I am a huge fan of the History Channel’s Pawn Stars. It has wit, familial relations, historical trivia, old stuff and weird stuff. Rick Harrison is the owner of the pawn shop located in Las Vegas, and the show’s popularity has meant they have added thousands of square feet to the store and hired an additional thirty employees. They used to have about 100 customers per day; they now have over a thousand.
Harrison has an interesting background. He suffered from grand mal seizures as a child which made him think he wouldn’t live to adulthood and provided a justification in his mind for just being a reprobate. He was constantly in trouble, but he was also extremely bright. Testing off the charts in math and a constant reader, school was exceedingly boring and lacked challenge so after the ninth grade he just decided he didn’t need it any more. Nobody could figure me out. I was a tenth-grade dropout who read and studied more than most college students. I could be a raging, partying guy on Friday night and then get up Saturday morning, pack three or four physics books into a backpack, hop on a motorcycle, and drive into the desert. I’d sit on the side of a mountain all day long reading them. No wonder nobody knew what to make of me. I wasn’t always sure, either. He drops hints of interesting history and physics books. (I've already added them to my collection.)
I knew very little about how pawn shops operate, and was startled to learn that 25% of the population does not qualify for a bank account so pawn shops operate as a no questions asked source of cash. One very hard working man made his living for comparing prices at various pawn shops, buying and then pawning and redeeming assorted items, the difference in prices being his income. He raised six children this way. Another tidbit: 80-90% of pawns (depending on the economy) are ultimately redeemed, a much higher figure than I would have imagined. People like their stuff.
Scattered amidst Rick’s observations are chapters by Old Man (a thorough curmudgeon if there ever was one), Corey (he had a terrible time with crystal meth as a teenager but credits his dad with not enabling and forcing him to get off of it which he did with sterling will power and cheeseburgers with bacon) and Chumlee (no where near as dumb as portrayed on the show and quite the entrepreneur himself.) Rick never judges; it would be the death of his business, nor does he harbor any sentimentality toward “stuff,” a refreshing attitude. As he notes, a sociologist could learn a great deal working the night window. Another tidbit, Pimps buy a lot of jewelry from me, and the bigger the better. It’s not fake, either. They insist on real gold and they’re willing to pay a good amount for it. And here’s why: If they get arrested, the cops will confiscate their cash but not their jewelry. They can give their jewelry to one of their girls, and she’ll take it directly to the pawn shop to get money for bail. It makes perfect sense if you look at it from their perspective. The jewelry is not just an accessory.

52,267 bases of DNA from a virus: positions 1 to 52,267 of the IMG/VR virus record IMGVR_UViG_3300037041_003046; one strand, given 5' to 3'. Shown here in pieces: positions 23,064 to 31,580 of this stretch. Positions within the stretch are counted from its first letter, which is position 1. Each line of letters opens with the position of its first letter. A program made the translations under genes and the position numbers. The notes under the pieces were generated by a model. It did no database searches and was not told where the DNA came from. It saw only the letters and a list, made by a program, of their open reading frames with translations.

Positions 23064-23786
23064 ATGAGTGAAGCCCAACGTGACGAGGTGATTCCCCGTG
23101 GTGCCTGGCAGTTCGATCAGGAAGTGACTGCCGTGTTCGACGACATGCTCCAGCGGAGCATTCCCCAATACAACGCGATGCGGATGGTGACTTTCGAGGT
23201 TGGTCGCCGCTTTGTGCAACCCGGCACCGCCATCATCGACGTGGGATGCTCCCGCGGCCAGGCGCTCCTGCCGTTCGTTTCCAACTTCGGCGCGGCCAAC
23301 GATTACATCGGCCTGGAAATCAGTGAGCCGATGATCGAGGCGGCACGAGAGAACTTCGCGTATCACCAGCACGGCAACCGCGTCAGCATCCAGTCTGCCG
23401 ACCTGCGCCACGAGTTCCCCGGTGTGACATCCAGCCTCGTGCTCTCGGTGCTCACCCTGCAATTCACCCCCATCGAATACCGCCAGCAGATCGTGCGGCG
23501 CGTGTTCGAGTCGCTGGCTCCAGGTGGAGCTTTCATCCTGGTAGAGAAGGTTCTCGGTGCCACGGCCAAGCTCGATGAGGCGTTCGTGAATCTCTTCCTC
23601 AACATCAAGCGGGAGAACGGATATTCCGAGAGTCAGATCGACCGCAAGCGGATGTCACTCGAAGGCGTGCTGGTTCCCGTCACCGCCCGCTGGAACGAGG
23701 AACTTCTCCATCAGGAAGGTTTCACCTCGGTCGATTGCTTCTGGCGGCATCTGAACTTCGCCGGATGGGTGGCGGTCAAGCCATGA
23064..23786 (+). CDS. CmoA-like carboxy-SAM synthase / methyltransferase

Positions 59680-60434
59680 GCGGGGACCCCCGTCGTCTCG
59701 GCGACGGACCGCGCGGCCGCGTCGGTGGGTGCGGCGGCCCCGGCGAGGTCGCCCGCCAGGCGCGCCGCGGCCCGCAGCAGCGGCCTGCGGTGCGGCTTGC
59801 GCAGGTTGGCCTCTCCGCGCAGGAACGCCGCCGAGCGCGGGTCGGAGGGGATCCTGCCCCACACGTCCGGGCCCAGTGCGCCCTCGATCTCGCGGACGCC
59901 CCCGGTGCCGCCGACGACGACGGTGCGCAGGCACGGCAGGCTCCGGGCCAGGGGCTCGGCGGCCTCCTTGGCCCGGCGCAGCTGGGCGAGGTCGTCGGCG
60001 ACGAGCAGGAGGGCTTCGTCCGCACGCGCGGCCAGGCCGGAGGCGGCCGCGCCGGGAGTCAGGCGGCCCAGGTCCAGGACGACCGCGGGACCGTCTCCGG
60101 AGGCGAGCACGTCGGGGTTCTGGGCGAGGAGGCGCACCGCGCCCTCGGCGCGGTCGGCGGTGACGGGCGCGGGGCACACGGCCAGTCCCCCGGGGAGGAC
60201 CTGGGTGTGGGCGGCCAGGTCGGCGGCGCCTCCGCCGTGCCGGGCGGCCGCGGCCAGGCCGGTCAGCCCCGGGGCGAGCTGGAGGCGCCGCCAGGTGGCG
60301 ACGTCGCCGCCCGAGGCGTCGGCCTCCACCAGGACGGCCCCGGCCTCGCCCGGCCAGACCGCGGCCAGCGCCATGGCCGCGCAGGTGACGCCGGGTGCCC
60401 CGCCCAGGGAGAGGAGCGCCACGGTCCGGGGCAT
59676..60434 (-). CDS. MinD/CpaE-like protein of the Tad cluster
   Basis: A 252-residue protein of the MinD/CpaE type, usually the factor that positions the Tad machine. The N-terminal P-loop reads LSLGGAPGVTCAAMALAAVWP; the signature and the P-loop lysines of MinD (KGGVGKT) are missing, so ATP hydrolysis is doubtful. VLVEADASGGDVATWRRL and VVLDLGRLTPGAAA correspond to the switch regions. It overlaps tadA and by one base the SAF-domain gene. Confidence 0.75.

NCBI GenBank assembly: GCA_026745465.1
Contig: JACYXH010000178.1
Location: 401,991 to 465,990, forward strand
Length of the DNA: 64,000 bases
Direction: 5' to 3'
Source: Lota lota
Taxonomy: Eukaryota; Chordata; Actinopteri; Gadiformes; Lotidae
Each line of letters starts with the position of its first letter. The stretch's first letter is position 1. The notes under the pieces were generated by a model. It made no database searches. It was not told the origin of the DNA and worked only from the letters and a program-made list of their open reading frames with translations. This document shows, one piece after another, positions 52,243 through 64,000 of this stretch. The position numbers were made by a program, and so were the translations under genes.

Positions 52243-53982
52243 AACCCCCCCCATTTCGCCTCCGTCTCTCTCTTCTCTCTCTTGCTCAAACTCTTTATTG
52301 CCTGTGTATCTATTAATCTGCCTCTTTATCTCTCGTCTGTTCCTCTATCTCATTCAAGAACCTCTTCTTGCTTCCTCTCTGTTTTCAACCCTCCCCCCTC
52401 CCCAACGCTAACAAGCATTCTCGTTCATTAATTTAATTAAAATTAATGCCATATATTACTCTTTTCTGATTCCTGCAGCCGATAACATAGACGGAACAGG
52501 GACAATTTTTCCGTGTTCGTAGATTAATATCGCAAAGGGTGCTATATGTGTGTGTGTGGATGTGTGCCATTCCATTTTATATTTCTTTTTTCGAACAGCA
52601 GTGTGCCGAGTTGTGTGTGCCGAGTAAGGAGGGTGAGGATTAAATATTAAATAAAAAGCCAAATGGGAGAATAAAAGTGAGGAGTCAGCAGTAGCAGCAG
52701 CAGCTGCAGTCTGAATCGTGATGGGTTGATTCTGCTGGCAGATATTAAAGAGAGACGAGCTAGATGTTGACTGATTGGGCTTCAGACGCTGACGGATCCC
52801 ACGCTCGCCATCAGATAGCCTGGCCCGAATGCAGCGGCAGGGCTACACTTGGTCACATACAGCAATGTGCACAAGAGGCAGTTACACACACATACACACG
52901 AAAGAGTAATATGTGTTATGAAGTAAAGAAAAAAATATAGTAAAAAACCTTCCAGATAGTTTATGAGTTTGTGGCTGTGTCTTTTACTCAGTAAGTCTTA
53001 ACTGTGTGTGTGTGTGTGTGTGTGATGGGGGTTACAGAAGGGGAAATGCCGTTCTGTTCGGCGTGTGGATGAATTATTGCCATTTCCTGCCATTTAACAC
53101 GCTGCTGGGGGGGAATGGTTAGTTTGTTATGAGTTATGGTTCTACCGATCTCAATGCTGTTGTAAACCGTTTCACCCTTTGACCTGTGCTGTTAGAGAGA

One little tidbit about the effect of the show. Rick, his dad, Corey and Chumlee can no longer work the counter because with all the tourists snapping pictures, a pawn; confidentiality would be compromised, something that’s illegal. Besides, I had never watched a reality show until I was starring in one. When people ask me what I think about all this attention, I tell them the same thing every time: We’ll ride this horse till it dies, and then we’ll cut a steak off its ass.
The book itself is not a literary masterpiece. He writes much the way he talks on the show and you can hear his incessant laughter and delight in what he finds behind every sentence. BTW, he delights in his use of the word, “fuck,” so those who can’t bear to see that in print will probably want to avoid the book. Their loss.